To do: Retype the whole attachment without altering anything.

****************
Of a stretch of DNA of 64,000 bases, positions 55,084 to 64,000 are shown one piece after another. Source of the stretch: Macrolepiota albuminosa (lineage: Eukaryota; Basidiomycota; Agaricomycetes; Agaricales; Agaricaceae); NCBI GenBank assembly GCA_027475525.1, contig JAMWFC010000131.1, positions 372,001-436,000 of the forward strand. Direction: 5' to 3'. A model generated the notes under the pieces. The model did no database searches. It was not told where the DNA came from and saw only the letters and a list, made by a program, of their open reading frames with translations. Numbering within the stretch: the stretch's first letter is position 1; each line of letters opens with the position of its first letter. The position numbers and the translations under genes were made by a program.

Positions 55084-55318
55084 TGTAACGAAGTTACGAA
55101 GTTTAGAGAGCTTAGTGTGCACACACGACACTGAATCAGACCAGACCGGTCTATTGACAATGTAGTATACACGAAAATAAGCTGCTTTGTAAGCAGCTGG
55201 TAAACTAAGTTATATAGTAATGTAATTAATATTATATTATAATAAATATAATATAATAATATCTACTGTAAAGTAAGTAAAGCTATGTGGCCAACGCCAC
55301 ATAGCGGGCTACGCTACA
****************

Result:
Of a stretch of DNA of 64,000 bases, positions 55,084 to 64,000 are shown one piece after another. Source of the stretch: Macrolepiota albuminosa (lineage: Eukaryota; Basidiomycota; Agaricomycetes; Agaricales; Agaricaceae); NCBI GenBank assembly GCA_027475525.1, contig JAMWFC010000131.1, positions 372,001-436,000 of the forward strand. Direction: 5' to 3'. A model generated the notes under the pieces. The model did no database searches. It was not told where the DNA came from and saw only the letters and a list, made by a program, of their open reading frames with translations. Numbering within the stretch: the stretch's first letter is position 1; each line of letters opens with the position of its first letter. The position numbers and the translations under genes were made by a program.

Positions 55084-55318
55084 TGTAACGAAGTTACGAA
55101 GTTTAGAGAGCTTAGTGTGCACACACGACACTGAATCAGACCAGACCGGTCTATTGACAATGTAGTATACACGAAAATAAGCTGCTTTGTAAGCAGCTGG
55201 TAAACTAAGTTATATAGTAATGTAATTAATATTATATTATAATAAATATAATATAATAATATCTACTGTAAAGTAAGTAAAGCTATGTGGCCAACGCCAC
55301 ATAGCGGGCTACGCTACA